BESANT, Walter. All sorts and conditions of men; an impossible story (Chatto, 1882). The heiress of a Whitechapel brewery anonymously visits the place where her fortune has been made. She is appalled by the conditions and sets up as a seamstress in Stepney Green; and in the company of Harry Gosling, a dispossessed son of a Lord, she visits the surrounding areas and helps fund a Palace of Delights to bring entertainment to the poor. Harry’s title is restored to him at the same time as she is forced to reveal her true identity. They marry each other. This rather fanciful romance in fact marked the real beginning of interest in the East End. It is not without humour and is full of setpieces on local areas – Stepney Green, Mile End Road, Trinity Alms Houses. It was also prophetic in that the Palace of Delights was set up a few years later, as the Peoples Palace in Mile End, with Besant as a Director. Besant wrote several other novels with East End settings: The Children of Gibeon, 1886 (Hoxton); St Katherine’s by the Tower, 1891 (Eighteenth century); The Rebel Queen, 1893 (Jewish); The Master Craftsman, 1896 (Wapping) and The Alabaster Box, 1900 (settlement).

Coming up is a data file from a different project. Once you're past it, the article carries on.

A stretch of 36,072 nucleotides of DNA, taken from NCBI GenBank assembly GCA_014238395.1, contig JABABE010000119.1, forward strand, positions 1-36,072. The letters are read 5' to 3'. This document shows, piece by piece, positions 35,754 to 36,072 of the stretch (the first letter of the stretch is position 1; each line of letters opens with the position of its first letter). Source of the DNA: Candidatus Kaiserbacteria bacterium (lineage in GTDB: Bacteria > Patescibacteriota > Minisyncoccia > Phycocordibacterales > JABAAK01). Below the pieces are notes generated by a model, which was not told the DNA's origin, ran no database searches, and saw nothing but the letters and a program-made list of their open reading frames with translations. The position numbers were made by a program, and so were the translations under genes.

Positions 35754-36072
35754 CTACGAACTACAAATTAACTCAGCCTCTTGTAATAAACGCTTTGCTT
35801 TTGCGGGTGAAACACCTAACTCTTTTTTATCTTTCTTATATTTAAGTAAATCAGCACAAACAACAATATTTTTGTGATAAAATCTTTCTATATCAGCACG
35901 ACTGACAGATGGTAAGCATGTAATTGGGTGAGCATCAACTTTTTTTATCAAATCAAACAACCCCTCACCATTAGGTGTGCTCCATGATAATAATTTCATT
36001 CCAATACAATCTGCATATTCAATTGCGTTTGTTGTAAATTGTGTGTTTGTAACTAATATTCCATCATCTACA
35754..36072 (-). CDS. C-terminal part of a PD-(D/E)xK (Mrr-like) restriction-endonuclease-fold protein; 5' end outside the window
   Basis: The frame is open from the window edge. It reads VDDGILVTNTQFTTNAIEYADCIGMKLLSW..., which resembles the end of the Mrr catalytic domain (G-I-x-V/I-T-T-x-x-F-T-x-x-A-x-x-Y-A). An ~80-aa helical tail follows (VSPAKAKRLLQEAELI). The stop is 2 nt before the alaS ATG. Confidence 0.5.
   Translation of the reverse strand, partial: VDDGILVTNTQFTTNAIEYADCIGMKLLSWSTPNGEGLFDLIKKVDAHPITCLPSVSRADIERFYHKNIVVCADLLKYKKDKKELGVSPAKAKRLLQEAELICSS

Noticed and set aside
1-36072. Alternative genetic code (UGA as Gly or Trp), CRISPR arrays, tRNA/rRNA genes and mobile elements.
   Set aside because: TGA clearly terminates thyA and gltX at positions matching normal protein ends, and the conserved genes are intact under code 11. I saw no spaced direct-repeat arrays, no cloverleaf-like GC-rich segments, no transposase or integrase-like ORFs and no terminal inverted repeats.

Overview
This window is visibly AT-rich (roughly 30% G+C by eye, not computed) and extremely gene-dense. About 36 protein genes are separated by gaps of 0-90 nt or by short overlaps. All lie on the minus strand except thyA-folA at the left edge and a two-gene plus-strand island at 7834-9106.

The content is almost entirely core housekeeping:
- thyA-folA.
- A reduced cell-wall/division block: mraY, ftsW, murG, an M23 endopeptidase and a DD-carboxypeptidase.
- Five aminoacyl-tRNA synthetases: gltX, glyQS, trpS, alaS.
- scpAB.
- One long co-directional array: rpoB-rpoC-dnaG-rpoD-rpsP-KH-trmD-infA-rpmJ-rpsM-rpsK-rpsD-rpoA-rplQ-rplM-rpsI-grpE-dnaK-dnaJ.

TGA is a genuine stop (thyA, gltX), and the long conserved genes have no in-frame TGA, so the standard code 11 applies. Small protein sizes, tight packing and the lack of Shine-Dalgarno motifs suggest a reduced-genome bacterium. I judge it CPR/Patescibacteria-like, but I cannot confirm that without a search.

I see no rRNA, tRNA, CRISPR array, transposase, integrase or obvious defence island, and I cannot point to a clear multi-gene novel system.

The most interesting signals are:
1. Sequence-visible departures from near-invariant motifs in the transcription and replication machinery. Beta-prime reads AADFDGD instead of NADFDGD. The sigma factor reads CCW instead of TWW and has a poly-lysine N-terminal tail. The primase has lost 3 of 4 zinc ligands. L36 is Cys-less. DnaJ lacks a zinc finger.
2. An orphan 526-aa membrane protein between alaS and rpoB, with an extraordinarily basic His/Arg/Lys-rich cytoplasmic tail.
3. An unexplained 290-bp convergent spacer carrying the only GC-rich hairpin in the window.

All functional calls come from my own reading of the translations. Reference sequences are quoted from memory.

John LAW was the pseudonym of Margaret Harkness, a socialist and friend of Elinor Marx. She wrote several novels dealing with the conditions in the East End. A City Girl,1887; Out of Work (my review here), 1888; In Darkest London, 1890; and George Eastmont, Wanderer, 1905. None of the novels has much literary merit but they are valuable as social records, one of them actually being praised by Engels.’ They did not enjoy a wide circulation; one was published by an author’s co-operative and only one was ever reprinted and then under a different title and with the assistance of William Booth. All the novels are out of print and only available in the British Museum Reading Room. A short article on Miss Harkness is in preparation.